To-Do's: Your November Home Checklist
With Thanksgiving approaching and the winter holidays just around the corner, there’s a lot to look forward to (and prepare for) at this time of year. Batten down the hatches for winter weather and get a jump on holiday hosting prep, so you can relax and savor the many simple pleasures of the season, like big family dinners and walks in the crisp air outdoors.
Things to Check Off Your List in an Hour or Less
1. Replace floor protectors on chairs. Don’t let dining chairs do damage to your hardwood floors: Check their feet and add or replace floor-protecting pads if needed. Felt pads come in self-adhesive and nail-in varieties; if you’re using the self-adhesive type, be sure to clean the base of each chair foot thoroughly and allow it to dry before applying.
2. Examine the sump pump. If you have a sump pump in your basement as protection in case of flooding, make sure it is working properly before the rainy season really gets going, and then repair or replace it if needed.
3. Check paths, stairs and railings for safety. Slips and falls on ice and snow can happen anywhere, but they’re even more likely if the footing is uneven or a railing isn’t sturdy. Take a walk around your home’s exterior, paying special attention to walkways, stairs and railings, and make repairs as needed.
4. Show some kindness to feathered friends. Nonmigrating birds can use extra help when wild food becomes scarce and water sources freeze. Stock up now on birdseed so you can keep those feeders full, and consider providing a water source as well — refresh it daily to prevent mosquitoes.
Tackle These Tasks Over a Weekend
5. Get a jump on holiday prep. If you plan to host this holiday season, take a bit of time now to prepare a few things in advance. Launder and iron the fancy linens (roll up freshly ironed linens on old wrapping paper tubes to prevent wrinkles), drop off the kitchen knives for a professional sharpening or polish some silver — you’ll thank yourself later.
6. Deep-clean bathrooms. Aim to schedule a deep cleaning of the bathrooms a week before entertaining so a quick surface wipe-down will be all you’ll need to get things looking spotless again on the big day. If you’re hosting Thanksgiving, goodness knows there are plenty of other things to worry about — like how you’re going to fit a turkey and five side dishes in the oven!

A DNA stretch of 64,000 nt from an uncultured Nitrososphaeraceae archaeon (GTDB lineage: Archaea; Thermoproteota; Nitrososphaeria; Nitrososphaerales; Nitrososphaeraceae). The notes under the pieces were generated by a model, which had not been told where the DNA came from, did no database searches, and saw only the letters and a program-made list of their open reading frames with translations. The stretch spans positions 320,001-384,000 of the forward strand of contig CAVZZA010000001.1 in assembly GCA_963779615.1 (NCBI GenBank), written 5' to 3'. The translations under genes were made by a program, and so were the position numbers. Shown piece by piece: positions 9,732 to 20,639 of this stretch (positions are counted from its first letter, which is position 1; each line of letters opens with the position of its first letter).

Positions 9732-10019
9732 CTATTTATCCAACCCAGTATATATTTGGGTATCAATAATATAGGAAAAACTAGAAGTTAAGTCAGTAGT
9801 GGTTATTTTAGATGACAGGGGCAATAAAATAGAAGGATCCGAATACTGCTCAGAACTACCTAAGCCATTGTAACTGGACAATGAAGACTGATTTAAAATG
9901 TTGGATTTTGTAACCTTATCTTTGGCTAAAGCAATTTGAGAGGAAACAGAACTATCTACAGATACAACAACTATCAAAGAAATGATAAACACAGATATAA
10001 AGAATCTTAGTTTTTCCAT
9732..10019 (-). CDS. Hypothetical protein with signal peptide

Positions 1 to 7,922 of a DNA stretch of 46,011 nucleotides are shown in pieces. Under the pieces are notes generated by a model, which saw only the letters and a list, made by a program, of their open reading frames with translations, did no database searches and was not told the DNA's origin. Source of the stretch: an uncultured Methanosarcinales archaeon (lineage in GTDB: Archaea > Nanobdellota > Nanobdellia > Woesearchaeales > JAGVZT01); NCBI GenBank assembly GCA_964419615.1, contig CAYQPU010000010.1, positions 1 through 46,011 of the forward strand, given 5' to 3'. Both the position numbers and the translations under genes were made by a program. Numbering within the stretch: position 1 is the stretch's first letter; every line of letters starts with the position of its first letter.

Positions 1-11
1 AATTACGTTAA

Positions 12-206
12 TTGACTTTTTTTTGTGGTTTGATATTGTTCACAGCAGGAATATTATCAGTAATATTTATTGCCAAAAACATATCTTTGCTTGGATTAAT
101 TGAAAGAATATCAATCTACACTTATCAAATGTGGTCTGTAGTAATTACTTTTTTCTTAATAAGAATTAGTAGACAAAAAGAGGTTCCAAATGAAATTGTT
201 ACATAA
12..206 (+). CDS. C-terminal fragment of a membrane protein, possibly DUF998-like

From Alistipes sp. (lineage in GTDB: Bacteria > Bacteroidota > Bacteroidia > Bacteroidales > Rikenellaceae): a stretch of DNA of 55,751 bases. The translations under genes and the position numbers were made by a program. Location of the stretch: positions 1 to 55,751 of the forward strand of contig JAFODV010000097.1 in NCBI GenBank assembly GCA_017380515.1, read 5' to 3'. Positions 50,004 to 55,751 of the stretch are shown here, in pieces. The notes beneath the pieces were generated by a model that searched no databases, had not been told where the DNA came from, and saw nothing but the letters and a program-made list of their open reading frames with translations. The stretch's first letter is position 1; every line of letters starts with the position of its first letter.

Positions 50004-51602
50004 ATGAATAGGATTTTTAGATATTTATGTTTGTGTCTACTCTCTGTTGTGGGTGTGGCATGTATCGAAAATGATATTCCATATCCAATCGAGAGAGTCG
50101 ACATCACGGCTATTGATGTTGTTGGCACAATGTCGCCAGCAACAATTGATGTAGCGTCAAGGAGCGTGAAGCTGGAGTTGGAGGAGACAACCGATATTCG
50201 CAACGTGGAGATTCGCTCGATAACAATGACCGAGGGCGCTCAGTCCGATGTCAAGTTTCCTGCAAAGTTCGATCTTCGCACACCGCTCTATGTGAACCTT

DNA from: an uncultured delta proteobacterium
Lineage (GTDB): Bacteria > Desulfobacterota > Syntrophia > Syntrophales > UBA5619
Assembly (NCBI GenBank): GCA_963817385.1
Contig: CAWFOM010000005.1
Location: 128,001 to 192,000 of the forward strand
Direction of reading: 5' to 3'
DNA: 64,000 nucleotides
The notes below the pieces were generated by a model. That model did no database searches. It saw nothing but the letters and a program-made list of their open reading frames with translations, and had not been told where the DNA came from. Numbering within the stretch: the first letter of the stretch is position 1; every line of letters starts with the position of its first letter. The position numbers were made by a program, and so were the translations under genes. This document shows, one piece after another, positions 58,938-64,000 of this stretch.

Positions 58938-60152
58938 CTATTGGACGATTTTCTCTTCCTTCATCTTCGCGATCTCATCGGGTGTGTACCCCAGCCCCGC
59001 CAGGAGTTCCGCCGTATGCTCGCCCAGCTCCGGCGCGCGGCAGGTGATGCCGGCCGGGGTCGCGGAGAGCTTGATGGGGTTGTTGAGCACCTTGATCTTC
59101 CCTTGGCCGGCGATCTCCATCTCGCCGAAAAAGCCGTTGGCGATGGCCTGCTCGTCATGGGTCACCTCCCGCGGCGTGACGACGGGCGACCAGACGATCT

7. Check bathtub caulk and repair if needed. While cleaning the bathroom, notice the condition of the caulk around the tub. Cracked or worn out caulk can allow water to seep into your home’s framing. If you spot a problem area, get it replaced as soon as possible.
8. Inspect the home’s exterior, and then cover gaps. Cover any gaps you find around the exterior of your home that may be large enough for a mouse to enter — it doesn’t take much space for these little critters to sneak in. Cover exterior vents with hardware cloth, and attach door sweeps to the bottoms of exterior doors to stop furry creatures from squeezing in when the weather turns chilly.
9. Remove the last of the fall leaves. Aim to fit in one final raking and gutter-cleaning session once the last leaves have fallen — but before the first snow.
10. Fix plumbing issues before the holiday crunch. Have a slow drain, stuck garbage disposal or finicky toilet? Don’t wait until the busy holiday season, when a full house will put more pressure on your drains and when it may be harder to find a plumber who’s available. Fix it now.
11. Force bulbs indoors. Potted bulbs make a lovely, thoughtful gift, and if you’re potting them for yourself, it’s easy enough to make a bunch to give away throughout the holiday season.
12. Stock up for winter. If you live in a region with cold, snowy winters, taking the time now to stock up on winter gear and supplies will mean less stress when that first big storm hits.Check snow shovels and ice scrapers; replace as needed.If you use a fireplace or wood stove, order firewood.Pick up a bag of pet- and plant-safe ice melt.Restock emergency kits for car and home.If you use a snow blower, have it serviced and purchase fuel.If your home has an emergency power generator, review safety standards (the American Red Cross has helpful tips) and check that it’s working properly.